There’s a certain kick you can get out of discovering new things about an artist or band you already know about (like, did you know that Daniel Johns played guitar on the first Presets EP?) but it’s something completely different when you go snooping around with someone that your friends love. I’m always fascinated when a large group of what I like to dub ‘music friends’ all celebrate the release of an musician who, for some reason or another, simply passed me by, and make a mental note to find out what the big deal is somewhere down the line. This is an approach that usually leads to positive reward if you’re running with the right people; so far it’s introduced me to the undeniable brilliance of Ryan Adams, the moody pulse of Autolux and many others. And now, some seven or so years since I first saw my friends talking about her, it has led me back to the very special sound of one Chan Marshall.
Yeah, it’s cool to be the first guy to the party with new tunes, but if discovering Cat Power in my own sweet time has proven anything, it’s that there’s also a lot of benefit in rocking up late. Today’s tune comes from an album nearly a decade old, on the very same day that Marshall (Cat Power to us) is releasing another one. I’m not going to weigh in on it because I imagine I’ll be spending the next few months just trying to figure out what she’s all about. It takes a particular kind of artist to still be relevant just for creating rather than being a history diorama in her second decade as a recording artist. Now that the waters have cooled, I have the benefit of being able to listen to Marshall’s records and decide whether, with the passing of time, they’ve actually lived up to their hype. It’s a luxury very rarely afforded to someone who has to now pass judgment on things weeks before they’ve even materialised in the real world – literally, an editor asked me to review Bloc Party’s new release before they’d even put it up on their site – and something I take very seriously. With a body of work as large as Marshall’s, I find it’s best to start with the most popular record first, or else go for the one that broke them internationally. As it turns out, You Are Free happens to be both.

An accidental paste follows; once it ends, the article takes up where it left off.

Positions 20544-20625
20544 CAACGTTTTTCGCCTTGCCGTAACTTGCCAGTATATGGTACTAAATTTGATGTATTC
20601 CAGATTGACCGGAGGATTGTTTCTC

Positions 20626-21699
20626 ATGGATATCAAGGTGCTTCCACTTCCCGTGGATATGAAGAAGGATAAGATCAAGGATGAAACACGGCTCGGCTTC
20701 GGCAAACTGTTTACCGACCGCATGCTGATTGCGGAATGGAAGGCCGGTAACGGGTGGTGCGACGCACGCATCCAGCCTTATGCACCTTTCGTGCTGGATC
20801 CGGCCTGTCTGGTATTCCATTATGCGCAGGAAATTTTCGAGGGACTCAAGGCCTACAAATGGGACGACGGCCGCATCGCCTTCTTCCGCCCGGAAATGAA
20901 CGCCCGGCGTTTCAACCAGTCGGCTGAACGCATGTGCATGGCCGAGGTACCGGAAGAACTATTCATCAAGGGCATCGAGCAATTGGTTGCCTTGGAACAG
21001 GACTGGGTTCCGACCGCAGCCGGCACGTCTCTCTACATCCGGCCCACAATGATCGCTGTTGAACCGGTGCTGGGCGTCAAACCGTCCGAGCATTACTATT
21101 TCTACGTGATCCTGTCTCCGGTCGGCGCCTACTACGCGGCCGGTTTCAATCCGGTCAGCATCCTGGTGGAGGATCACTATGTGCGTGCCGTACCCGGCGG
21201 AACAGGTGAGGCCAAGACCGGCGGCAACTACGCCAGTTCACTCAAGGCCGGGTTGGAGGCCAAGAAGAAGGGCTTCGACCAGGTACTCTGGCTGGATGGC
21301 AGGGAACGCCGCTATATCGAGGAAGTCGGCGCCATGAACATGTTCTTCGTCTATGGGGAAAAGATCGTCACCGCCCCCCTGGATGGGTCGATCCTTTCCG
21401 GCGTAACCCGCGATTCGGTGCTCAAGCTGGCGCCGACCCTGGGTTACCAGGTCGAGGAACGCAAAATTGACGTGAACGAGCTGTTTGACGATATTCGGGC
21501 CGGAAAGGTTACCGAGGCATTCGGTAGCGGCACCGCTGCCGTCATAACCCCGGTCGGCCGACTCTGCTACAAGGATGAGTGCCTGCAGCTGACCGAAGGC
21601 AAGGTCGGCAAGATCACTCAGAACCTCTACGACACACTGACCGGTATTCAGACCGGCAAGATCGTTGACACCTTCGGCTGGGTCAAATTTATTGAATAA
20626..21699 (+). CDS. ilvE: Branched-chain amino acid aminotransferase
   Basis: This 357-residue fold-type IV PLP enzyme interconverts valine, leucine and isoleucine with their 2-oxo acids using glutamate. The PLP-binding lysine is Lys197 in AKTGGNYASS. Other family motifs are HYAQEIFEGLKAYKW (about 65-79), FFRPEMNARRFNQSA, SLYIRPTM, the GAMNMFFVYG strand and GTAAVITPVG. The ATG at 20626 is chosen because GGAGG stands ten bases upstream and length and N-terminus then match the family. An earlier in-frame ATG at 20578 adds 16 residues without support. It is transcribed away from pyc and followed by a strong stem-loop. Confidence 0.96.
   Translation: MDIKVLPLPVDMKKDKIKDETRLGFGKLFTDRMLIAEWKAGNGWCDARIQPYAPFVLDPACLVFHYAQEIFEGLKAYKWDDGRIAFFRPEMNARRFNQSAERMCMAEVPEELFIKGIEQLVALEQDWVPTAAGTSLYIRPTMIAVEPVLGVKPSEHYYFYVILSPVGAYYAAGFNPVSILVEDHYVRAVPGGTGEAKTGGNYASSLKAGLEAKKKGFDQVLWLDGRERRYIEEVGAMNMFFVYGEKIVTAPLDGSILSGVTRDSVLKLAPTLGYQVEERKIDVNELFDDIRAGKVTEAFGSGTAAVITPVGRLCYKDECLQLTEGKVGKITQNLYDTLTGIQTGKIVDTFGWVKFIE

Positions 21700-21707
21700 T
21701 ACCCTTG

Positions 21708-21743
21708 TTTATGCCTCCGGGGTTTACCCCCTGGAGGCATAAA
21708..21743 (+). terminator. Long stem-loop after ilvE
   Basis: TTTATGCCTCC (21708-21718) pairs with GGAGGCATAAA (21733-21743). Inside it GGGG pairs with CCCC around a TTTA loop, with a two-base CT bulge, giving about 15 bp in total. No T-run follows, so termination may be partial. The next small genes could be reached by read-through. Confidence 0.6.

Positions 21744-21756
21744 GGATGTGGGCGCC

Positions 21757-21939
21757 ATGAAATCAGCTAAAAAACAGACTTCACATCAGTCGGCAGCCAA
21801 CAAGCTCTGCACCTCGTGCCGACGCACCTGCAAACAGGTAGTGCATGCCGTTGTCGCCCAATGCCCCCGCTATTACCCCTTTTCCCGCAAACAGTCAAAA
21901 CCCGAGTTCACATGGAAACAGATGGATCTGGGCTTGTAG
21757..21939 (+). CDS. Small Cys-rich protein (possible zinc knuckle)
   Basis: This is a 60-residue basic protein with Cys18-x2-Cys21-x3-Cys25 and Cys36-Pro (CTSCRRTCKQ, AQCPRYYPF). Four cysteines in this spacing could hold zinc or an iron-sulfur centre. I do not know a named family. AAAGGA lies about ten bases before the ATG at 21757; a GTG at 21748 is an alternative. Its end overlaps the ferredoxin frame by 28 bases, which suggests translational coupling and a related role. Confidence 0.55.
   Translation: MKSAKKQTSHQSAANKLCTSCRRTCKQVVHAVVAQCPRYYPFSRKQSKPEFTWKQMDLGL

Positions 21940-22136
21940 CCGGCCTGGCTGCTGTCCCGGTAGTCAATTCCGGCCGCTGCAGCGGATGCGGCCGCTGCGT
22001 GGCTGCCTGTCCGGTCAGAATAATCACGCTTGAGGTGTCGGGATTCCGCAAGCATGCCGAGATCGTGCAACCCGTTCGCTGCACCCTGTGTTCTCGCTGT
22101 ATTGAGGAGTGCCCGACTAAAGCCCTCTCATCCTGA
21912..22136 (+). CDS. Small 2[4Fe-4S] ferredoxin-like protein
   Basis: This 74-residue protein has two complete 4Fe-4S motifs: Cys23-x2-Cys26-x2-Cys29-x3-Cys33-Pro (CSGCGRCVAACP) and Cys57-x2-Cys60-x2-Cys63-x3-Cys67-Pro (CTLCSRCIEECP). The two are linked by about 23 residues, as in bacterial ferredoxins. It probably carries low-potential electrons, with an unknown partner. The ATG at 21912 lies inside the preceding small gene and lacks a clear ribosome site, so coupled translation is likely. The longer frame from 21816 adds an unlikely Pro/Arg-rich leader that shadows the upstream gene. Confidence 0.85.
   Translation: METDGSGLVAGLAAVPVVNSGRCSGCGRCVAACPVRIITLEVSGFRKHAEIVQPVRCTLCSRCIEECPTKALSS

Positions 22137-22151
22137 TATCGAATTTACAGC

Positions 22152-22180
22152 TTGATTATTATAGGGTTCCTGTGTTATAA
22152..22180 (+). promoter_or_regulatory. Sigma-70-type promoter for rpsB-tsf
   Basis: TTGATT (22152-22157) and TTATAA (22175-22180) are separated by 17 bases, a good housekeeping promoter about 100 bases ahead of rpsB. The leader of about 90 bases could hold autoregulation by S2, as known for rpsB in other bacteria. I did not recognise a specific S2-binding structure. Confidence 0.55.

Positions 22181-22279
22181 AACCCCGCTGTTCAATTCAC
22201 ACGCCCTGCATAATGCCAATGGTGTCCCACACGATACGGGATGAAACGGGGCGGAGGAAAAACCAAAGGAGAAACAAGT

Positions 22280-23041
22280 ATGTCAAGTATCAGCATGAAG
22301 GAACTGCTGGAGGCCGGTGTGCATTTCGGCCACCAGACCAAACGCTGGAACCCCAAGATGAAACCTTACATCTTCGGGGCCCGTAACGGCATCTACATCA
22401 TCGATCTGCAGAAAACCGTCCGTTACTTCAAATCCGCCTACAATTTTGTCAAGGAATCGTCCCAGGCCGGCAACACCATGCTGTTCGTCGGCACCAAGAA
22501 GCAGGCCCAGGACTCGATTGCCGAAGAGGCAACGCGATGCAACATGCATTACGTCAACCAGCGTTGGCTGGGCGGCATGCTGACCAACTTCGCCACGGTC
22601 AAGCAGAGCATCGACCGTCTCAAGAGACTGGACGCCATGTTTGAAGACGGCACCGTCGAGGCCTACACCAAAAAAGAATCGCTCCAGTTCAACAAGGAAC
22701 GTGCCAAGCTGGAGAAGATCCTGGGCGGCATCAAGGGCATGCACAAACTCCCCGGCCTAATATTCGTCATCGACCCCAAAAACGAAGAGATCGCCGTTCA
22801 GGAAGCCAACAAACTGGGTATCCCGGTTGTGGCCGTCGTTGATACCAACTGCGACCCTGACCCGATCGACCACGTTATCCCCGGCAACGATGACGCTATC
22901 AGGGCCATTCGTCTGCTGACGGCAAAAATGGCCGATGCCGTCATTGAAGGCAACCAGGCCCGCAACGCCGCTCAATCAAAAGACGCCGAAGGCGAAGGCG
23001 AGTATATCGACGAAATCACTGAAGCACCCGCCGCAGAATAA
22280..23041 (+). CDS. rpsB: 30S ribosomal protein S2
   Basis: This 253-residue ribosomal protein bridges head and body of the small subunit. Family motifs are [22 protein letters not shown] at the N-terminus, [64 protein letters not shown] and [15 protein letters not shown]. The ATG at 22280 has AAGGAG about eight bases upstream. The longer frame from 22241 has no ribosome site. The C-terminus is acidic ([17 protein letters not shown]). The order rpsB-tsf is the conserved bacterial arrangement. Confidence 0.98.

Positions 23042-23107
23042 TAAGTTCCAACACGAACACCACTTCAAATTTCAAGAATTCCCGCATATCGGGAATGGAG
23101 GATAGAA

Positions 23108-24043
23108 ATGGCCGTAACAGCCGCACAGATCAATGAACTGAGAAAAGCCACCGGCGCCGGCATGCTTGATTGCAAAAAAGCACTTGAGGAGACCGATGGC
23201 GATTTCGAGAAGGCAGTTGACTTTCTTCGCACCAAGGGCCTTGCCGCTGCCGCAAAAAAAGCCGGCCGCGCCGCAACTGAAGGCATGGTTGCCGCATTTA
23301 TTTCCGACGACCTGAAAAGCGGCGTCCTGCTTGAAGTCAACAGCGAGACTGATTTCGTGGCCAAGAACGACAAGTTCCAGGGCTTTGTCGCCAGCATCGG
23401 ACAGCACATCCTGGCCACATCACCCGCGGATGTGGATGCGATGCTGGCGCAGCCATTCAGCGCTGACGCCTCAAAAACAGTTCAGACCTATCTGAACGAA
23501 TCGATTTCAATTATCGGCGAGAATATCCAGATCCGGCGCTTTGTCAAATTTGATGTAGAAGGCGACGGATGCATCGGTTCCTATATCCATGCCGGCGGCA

‘Good Woman’ is such a beautifully sad song. All that emotion swirls up amid the crashing oceans of noise that could only come from the bearded Tasmanian Devil that is Warren Ellis. He’s a master of sending shivers down collective spines, and by combining his talents with the ever-harrowing vocals of Pearl Jam frontman Eddie Vedder, Marshall’s put herself in fine company for the world’s grungiest ballad. It’s interesting, then, how pure and sweet her voice is in contrast to all the overdrive and frenetic violin scrambles. You can almost imagine her soothing the tempest of instruments bubbling beneath her, never managing to let them really break out into the angst that is so clearly palpable from the harmonic arrangement. Like Adams’ work, it’s quintessentially American and with lashings of gospel and roadside blues, it’s hard to not to romanticise the crap out of it. But perhaps because of Marshall’s restraint, because she doesn’t reduce herself to a screaming, blubbering mess, she becomes an even more important artist. She implies the sentiment rather than raining it down on her audience, which shows a kind of nuance that’s really rare, even in indie rock. That’s probably why so many people are still excited about her output, even though I’m just dipping my first toe in.
It’s going to be a great ride.
Cat Power – ‘Good Woman’ (ft. Eddie Vedder and Warren Ellis)